I have not been on a nature walk, per se, since I was about eight – more years ago than I care to remember. Not, that is, a nature trail through green rolling hills and dark leafy woodland. This day was a day of childhood memories – and it was good.
We set off through two ploughed fields. No sign of any growth there, and my companion mourned the extravagant display of bright sunflowers that had clothed them before. But still, the careful preparation of the soil promised future delights and we strode between them with our eyes on the flourishing banks of colour ahead.
As we drew nearer, we could see swathes of flowers. Campions washed the banks with pink; bluebells, almost over now, hinted at the seas of blue that had been there only days before; forget-me-nots flourished; and tall white daisies and golden buttercups were dotted here and there like spotlights blazing against their backdrop of greens.
I took photos. As a child I had coĺlected and pressed some hundred or so different varieties of flowers one summer. Being able to see so many in one place again brought back long forgotten names. So I recognised vetch and ragwort and celandines as their names sprang to mind from the deep recesses of my brain. The names had been buried for fifty years, yet here they were rising to the surface with little effort at the very moment I saw each flower.
The path climbed the hill and curved into a wood. A different world – and more childhood memories. For here before us, an enormous holly bush had an inviting entrance. Built for little people, I nevertheless squeezed through the tiny doorway and straightened up to stand entranced in a scene from my childhood. The ‘cavern’ within the bush was tall and prickly, offering protection and secrecy. As a child I had enjoyed several picnics with my sister and cousins in just such a place. The memories invoked were heart-warming and for a brief moment I revelled in them.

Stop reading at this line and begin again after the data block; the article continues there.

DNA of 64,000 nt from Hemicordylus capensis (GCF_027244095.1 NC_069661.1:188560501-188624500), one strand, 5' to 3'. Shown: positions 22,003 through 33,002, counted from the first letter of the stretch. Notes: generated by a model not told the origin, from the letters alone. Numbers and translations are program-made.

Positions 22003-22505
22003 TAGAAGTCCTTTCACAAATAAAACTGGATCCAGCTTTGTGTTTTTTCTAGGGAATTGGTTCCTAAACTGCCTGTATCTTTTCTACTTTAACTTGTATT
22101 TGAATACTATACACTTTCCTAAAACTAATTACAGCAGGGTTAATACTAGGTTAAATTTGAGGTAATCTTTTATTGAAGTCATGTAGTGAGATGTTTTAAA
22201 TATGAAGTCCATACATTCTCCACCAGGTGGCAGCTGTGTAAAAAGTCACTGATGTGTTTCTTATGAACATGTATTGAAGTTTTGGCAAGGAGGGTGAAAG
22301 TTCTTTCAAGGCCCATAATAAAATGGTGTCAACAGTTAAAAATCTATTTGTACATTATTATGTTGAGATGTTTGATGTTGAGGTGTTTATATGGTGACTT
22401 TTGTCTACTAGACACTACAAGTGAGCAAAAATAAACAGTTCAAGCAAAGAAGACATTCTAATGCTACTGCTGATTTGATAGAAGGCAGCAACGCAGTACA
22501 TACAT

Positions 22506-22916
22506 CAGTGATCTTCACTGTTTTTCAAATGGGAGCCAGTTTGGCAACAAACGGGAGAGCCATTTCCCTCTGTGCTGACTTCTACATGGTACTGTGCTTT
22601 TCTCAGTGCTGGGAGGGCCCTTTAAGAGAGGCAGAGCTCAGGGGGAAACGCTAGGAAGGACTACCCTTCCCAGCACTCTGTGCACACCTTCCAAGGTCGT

Onwards and upwards, through chestnuts, beech, oak and holly, glorying in the early summer birdsong. There is nothing quite like the joy of song in an English wood in May, before the warmth of summer blurs the vibrancy of greens and dulls the melodies of joy. I stopped to listen and quietly sang my own hymn of praise to our Creator.
Eventually we climbed out of the wood. I was reluctant to leave but fresh delights awaited us for here we could see from our vantage point on top of the world, the South Downs stretching away to the sea. Small villages nestled amongst patchwork fields and sunlight lit up the land here and there as blue sky broke up thefluffy clouds and the sun shone through.
The ancient orchard spread before us. Nearing the end of its life, its trees were gnarled and twisted – but there was the promise of new growth with plans to plant apples, pears, plums and peaches on this fertile hillside. Our mouths watered at the thought of such bounty and we descended the hill, eager to find something to drink in the valley below.
But then there was the lake. And its tiny island. Fishermen sat peacefully on the banks. A small child threw breadcrumbs to a flurry of ducks and fish. Rhodedendrons bloomed: here and there yellow flags dotted the green reeds, and willows dipped to caress the surface of the lake. Coot called as they were disturbed by some unseen threat, and ducks chatted to one another as they paddled serenely, breaking the smooth surface with their wakes.
I glanced back as we reached the end of the trail. What a basketful of memories it had produced – and what a bouquet of new memories I was going to take away with me.
As we left to find the cup of tea that awaited us, I rejoiced in the variety of creation and the gift it is to us. From the beauty of campions to the glory of birdsong; the reflections of rhodedendrons to the recall of the names of the flowers I had always loved so much. All were a gift from the Creator, encapsulated by this one nature trail.
To God be the glory!